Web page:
Congratulations to the 2018 honorees at the I’ll Be There Awards! We are so excited to celebrate them with all of you! Be sure to join us on November 15, from 5:30 – 8:30 at All Souls Church, 1500 Harvard St NW. If you would like to place an ad or sponsor the I’ll Be There Awards click here. The 2018 I’ll Be There Awardees:  Special Award: Office of the Attorney General This year, the Office of the Attorney General under the leadership of Karl Racine has taken action protecting workers by suing businesses with a pattern of wage theft, including Power Design, Inc. on behalf of over 500 workers; preserving DC’s housing stock by suing companies illegally utilizing housing as permanent short-term rentals; clarifying the union protections after the Janus v. AFSCME decision and more. Labor: AFSCME Council 20 AMR Campaign The EMS professionals at American Medical Response (AMR) ambulance service in Washington, D.C., recently ratified their first contract after organizing with EMS Workers United/AFSCME District Council 20 last year. Faith: Campaign to combat high DC Water fees This coalition of congregations worked with community and labor leaders to raise the issue of astronomically high water bills that threaten the financial stability of DC’s most vital institutions, including many predominantly Black churches. Student: HU Resist HU Resist has been a new student force in Washington, DC including speaking out against wage theft at Howard’s construction sites, giving needed supplies to people experiencing homelessness, and protesting substandard student housing. Community: Metro DSA’s community campaigns The Metro DC Democratic Socialists of America have launched numerous community campaigns: Stomp Out Slumlords...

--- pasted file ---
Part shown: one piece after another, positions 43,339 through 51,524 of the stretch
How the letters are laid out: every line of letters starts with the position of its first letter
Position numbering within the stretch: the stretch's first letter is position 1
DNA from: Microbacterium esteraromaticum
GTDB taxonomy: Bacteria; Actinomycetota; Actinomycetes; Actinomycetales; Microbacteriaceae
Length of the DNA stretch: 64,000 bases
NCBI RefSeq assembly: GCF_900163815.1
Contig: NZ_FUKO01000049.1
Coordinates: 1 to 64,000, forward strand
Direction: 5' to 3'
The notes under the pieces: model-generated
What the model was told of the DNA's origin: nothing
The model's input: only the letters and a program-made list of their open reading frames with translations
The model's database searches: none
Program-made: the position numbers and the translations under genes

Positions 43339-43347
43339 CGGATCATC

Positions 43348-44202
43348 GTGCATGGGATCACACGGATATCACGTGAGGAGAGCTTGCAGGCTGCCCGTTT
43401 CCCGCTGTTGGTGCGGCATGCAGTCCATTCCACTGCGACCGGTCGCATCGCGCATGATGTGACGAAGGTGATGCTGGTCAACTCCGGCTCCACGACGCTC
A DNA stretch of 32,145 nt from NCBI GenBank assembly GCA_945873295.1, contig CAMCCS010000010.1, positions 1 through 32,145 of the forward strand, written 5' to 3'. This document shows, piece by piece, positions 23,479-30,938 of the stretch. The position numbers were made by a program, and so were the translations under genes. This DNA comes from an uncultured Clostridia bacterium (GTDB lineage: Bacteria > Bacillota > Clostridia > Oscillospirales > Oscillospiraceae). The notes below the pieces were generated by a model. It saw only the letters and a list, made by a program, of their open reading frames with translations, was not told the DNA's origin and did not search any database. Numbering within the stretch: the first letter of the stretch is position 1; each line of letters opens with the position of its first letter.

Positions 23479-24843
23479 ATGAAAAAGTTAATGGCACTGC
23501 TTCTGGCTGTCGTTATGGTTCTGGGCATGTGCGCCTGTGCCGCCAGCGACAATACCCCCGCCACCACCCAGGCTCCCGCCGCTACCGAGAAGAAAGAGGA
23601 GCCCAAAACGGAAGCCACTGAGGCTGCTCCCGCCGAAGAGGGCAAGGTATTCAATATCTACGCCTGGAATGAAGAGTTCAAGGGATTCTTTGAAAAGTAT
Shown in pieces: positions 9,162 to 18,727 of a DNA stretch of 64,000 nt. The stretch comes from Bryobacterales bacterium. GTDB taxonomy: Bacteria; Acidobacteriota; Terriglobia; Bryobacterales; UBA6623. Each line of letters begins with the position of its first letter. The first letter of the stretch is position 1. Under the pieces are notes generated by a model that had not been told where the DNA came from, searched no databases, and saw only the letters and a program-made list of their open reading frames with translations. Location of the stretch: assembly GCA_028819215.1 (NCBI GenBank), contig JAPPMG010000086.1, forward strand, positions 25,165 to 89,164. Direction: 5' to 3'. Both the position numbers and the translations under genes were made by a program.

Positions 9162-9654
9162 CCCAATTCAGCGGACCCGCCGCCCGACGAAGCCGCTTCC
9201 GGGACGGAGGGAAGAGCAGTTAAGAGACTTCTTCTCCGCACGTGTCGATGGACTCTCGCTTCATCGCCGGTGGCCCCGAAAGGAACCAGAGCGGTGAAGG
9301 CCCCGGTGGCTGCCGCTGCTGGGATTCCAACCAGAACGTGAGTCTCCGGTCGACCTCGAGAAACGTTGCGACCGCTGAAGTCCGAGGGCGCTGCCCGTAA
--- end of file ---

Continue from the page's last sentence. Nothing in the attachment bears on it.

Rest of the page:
I’ll Be There Awards 2018